Toronto faces challenges to license landlords and control AirBnBs
Any bylaws introduced to licence landlords and control the proliferation of AirBnB units in Toronto will almost certainly face legal hurdles and court challenges, says Toronto real estate lawyer Peter Neilson.
Neilson, a partner with Shibley Righton LLP, says Toronto's quest to control AirBnBs and landlords also opens up the proverbial legal can of worms, he says, since it could conceivably impinge on homeowners’ property rights.
“There are so many variables,” Neilson says. “You have a condo owner who lets out a unit through AirBnB and it’s likely no one in the building would be happy about that including the property management. But you’d have to consult the condo corporation declaration and rules to see if it is specifically barred.
"Certainly in some of the older condos, which were incorporated long before AirBnB came along, it wasn’t even envisioned. And some condos purposely don’t have no-rental clauses because they want to attract investors as buyers,” he notes.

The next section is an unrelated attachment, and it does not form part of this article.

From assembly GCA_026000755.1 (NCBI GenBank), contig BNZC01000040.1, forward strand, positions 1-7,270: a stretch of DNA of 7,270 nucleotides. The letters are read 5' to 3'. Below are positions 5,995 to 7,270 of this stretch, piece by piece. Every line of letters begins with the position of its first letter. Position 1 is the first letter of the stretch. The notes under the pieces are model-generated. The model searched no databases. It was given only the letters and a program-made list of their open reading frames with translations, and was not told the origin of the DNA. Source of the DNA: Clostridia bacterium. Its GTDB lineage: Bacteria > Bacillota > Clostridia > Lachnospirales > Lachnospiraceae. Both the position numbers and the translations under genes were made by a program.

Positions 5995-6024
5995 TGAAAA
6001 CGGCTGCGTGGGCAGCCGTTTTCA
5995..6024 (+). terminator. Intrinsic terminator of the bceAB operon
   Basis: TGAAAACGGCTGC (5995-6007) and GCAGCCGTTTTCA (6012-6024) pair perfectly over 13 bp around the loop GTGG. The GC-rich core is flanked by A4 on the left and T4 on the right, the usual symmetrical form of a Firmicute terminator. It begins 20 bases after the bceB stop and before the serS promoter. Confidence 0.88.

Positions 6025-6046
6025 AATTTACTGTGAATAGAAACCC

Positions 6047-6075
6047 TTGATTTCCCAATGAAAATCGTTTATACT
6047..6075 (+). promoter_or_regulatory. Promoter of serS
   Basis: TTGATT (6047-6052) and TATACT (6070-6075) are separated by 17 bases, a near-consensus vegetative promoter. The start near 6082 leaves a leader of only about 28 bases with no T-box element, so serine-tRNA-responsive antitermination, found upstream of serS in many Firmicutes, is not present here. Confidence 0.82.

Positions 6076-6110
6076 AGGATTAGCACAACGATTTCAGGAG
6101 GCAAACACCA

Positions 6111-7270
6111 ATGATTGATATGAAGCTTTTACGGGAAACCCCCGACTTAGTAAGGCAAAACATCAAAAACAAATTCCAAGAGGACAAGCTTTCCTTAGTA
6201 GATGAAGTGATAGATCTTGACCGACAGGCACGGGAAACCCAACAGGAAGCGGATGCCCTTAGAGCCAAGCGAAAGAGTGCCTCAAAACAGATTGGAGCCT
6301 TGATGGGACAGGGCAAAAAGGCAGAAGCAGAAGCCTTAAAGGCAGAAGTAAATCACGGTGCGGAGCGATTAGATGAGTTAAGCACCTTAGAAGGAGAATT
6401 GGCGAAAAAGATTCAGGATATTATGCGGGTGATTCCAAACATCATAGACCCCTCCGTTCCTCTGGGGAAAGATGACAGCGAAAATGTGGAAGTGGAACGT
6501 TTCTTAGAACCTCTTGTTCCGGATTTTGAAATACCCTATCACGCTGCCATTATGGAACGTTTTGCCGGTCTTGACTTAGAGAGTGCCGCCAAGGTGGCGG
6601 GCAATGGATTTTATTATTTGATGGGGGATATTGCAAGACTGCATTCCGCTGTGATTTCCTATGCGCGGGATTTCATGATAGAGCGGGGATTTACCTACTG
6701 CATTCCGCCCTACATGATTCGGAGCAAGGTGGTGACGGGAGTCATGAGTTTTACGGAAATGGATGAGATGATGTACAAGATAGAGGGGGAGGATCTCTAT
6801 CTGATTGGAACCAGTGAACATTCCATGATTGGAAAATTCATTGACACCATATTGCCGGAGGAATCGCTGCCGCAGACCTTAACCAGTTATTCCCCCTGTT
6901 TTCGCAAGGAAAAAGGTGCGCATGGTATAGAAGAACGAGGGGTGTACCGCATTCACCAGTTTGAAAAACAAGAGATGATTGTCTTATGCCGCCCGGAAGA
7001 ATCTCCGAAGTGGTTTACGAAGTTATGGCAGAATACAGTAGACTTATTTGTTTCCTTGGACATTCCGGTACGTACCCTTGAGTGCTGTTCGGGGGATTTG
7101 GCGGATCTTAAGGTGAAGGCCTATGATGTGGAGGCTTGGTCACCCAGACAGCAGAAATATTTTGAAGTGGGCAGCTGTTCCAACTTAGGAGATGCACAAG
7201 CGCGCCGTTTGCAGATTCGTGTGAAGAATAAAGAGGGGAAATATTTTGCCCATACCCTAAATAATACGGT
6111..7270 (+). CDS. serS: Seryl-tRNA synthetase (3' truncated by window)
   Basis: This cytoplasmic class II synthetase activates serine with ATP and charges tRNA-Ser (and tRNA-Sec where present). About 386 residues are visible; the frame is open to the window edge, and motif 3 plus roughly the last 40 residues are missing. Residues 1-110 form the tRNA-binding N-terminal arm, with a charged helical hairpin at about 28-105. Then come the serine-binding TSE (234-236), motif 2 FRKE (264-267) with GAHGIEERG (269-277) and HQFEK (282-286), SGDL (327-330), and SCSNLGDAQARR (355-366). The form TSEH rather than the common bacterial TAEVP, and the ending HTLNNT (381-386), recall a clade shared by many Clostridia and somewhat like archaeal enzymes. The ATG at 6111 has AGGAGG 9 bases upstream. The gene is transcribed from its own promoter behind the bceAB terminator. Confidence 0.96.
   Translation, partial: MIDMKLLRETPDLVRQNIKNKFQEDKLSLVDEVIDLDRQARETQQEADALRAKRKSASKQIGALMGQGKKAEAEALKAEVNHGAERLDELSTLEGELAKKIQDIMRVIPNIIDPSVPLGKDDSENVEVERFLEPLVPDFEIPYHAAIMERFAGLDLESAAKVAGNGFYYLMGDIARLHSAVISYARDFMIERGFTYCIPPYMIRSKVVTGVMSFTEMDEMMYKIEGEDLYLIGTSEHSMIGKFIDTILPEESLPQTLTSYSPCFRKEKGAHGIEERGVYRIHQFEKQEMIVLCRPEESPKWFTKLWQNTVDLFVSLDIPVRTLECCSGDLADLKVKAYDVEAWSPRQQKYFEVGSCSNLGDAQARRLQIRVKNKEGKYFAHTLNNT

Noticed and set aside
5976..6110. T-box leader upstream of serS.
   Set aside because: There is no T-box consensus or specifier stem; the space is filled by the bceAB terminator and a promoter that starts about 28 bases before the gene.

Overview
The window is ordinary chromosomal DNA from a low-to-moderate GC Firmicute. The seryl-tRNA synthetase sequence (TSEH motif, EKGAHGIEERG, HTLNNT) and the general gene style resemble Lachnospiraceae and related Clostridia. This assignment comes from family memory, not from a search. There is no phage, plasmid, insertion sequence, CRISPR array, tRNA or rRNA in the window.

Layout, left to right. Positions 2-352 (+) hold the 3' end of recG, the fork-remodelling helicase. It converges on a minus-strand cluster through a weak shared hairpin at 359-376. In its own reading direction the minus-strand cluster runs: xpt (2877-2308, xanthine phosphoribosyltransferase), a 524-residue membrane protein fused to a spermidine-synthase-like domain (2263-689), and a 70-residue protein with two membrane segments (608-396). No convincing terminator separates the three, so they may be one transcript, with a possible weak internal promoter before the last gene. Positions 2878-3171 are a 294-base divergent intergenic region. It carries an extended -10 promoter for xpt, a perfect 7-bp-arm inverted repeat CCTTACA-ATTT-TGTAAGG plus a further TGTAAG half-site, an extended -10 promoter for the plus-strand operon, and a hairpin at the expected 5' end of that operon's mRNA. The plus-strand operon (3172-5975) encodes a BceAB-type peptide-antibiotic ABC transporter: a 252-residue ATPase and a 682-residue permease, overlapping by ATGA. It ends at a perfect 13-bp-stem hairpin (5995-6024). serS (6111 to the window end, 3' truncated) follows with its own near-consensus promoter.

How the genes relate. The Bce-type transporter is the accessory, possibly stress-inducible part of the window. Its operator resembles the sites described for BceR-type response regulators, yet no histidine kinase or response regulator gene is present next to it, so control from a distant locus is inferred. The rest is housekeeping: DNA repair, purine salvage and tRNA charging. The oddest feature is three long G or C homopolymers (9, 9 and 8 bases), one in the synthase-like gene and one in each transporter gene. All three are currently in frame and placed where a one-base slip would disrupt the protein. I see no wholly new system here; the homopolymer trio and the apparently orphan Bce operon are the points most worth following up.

Toronto city council has been lobbied furiously by the Greater Toronto Hotel and Restaurant Association and the unions representing hotel workers who claim larger than average vacancy rates are the result of AirBnB, according to a story in the Toronto Star.
They want city council to regulate AirBnBs and to ensure taxes are collected and remitted, reports the Star.
The question becomes where to draw the line and what mechanism could be used to enforce it, says Neilson.
“It could be through a zoning amendment, for example,” he says. “That’s fine if someone owns several properties and lets them through AirBnB. That’s a business. But what about a property owner who lives in the unit, has a spare basement apartment or duplex unit and doesn’t want to get entangled with a long-term rental and is happy with AirBnB users?”
In the bigger picture it also opens up questions around whether the money from AirBnB operations is being declared to the Canada Revenue Agency and whether it's being claimed as a principal residence or not for capital gains purposes, he says.
It’s a similar issue around the city’s investigation as to how and if it should regulate landlords. After a series of media stories about units in poor repair and with bug infestations grabbed headlines, Toronto councillors have asked staff for a report and draft bylaw and will likely vote on the proposal in December 2016.
One of the proposals is to create a program like the Toronto Dine Safe scheme which posts a pass/fail score according to City of Toronto Health regulations for restaurants.
The issue again, says Neilson, is where the line will be drawn and how small landlords will be dealt with and how condo owners who rent their units as an investment will be subject to any regulations.
“It is certainly going to prompt some court challenges on both fronts because it does cross over into the area of property rights,” he says.